Bexley and English Folklore

We left The Shire again this weekend, to visit Bexley, Kent.

Hall Place and Gardens

There has been a house on the site of Hall Place for untold centuries. A Roman villa, burned down in the fourth century stood four hundred yards downstream from the present building. We do not know if there was any hall or manor house there when Cenwulf, King of Mercia, son of the great Offa, granted Bexley to Wulfred, the Archbishop of Canterbury, in 814 or even at the time of the Domesday survey, although the Hall Place Mill may have been one of the three recorded for the village.

Hall Place is said to occupy the site of the dwelling-place of the Black Prince.

Edward the Black Prince (1330-1376) eldest son of Edward III

The Black Prince is rumoured courted his wife Joan, known as the “Fair Maid of Kent” by the banks of the river Cray. There are tales after his death that his spirit clad in his black armour haunted the house and if seen foretold misforture to the owners.

Dick Turpin the highwayman was also know to have been carrying out his business in th area. Legend has it that he once jumped over the iron gates at the entrance to Hall Place on Black Bess, the only flaw in the story is the gates are 16 feet high, a mighty jump even for Black Bess.

Alfred Noyes (1880-1958)

The Highwayman

THE wind was a torrent of darkness among the gusty trees,
The moon was a ghostly galleon tossed upon cloudy seas,
The road was a ribbon of moonlight over the purple moor,
And the highwayman came riding—
The highwayman came riding, up to the old inn-door.

Another English archetypal legend we encountered this weekend was Robin Hood in the form of an open-air play. Despite the heavy rains elsewhere in Britain, we were extremely lucky to avoid a drenching throughout the performance.

The very first ballads that feature Robin Hood place him in Yorkshire. The first time he is mentioned in English literature is in a line from William Langland’s Piers Plowman, written in around 1377.

He features more heavily in A Lytell Geste of Robyn Hode, a 13,900-word ballad that was printed in about 1500, but written earlier. This ballad is very different from the version of the Robin Hood story we are familiar with today. In it, Robin isn’t a nobleman but a yeoman (low-born freeman). However, the biggest difference is the setting: it is not Sherwood Forest. The poem is set in the forests of Barnsdale, between Doncaster and the village of Wentbridge in Yorkshire.

Stories of Robin Hood


An archaeological survey of the church at Crediton is now under way.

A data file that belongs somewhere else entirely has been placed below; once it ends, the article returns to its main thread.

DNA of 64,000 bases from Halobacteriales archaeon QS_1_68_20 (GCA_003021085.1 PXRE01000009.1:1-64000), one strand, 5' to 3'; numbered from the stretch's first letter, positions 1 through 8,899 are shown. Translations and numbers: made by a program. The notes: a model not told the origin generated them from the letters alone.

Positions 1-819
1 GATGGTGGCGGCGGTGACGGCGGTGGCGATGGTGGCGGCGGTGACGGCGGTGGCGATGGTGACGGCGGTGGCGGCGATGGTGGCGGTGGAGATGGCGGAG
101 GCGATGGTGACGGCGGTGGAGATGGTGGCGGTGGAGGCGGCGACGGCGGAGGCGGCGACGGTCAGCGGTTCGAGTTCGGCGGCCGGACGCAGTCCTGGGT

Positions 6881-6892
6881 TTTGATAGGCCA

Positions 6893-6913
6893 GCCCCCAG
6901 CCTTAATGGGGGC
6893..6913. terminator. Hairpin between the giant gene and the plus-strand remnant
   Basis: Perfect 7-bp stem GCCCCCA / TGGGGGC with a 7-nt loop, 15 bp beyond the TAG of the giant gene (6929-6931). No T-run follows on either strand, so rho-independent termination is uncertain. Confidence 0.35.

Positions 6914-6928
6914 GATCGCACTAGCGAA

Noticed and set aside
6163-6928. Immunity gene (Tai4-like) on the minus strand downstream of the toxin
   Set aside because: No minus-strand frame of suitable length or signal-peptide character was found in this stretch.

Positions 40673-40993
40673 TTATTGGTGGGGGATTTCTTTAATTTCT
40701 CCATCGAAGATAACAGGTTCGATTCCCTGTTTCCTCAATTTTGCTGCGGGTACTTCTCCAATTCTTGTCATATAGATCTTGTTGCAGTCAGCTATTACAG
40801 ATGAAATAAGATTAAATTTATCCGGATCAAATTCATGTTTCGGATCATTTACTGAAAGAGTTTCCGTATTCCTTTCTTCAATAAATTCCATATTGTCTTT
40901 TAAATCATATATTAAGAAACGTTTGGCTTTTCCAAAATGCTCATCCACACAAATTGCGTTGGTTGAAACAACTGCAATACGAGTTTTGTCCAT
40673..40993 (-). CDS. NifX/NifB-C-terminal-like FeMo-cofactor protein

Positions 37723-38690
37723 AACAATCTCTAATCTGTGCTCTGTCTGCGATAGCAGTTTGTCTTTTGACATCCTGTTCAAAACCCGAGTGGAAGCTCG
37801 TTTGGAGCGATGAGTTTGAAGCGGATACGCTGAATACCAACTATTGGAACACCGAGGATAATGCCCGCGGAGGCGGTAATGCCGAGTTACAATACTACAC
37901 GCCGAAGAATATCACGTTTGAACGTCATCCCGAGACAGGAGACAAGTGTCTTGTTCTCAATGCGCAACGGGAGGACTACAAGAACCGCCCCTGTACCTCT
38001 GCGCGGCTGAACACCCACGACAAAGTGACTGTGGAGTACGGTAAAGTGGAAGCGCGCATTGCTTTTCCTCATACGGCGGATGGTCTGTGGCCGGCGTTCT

Looking for the Saxon cathedral

The surveys will be looking both for the underground remains of the Saxon cathedral and other evidence of Crediton’s Saxon and later heritage. They might also reveal evidence of the monastery which existed in the same area from 739AD and the remains of many other buildings and constructions (including any tunnels leading into the church). We also hope to learn more about the early building history of the present church.


During Saxon times Crediton was the cathedral city for Devon. The town’s historical significance began in c. 680AD when a child know as Winfrith was born here. Winfrith became St Boniface, a founding father of the Christian church in Europe and the Patron Saint of the Netherlands and Germany. A new Devonshire-based diocese was created in 909AD. Unfortunately, nothing of the cathedral built at Crediton remains today. In 1050AD the Bishop’s Throne was transferred to Exeter and the site of the current cathedral.

Flypast for Bentley Priory

TWO Spitfire fighter planes flew over RAF Bentley Priory on Thursday evening as part of a closing ceremony for the base.

The base, which is currently home to the Defence Aviation Safety Centre, Air Historical Branch and Ceremonial and Protical Branch, is due to relocate all its units to RAF Northolt in February next year.

The closing ceremony included a flying display by the Battle of Britain Memorial Flight.

The RAF base was the Fighter Command’s headquarters when Britain fought a four-month battle with the Luftwaffe in 1940 when around 550 officers died in the battle.

Prime Minister Winston Churchill monitored the landings from the Allied Expeditionary Air Force War Room underneath Bentley Priory


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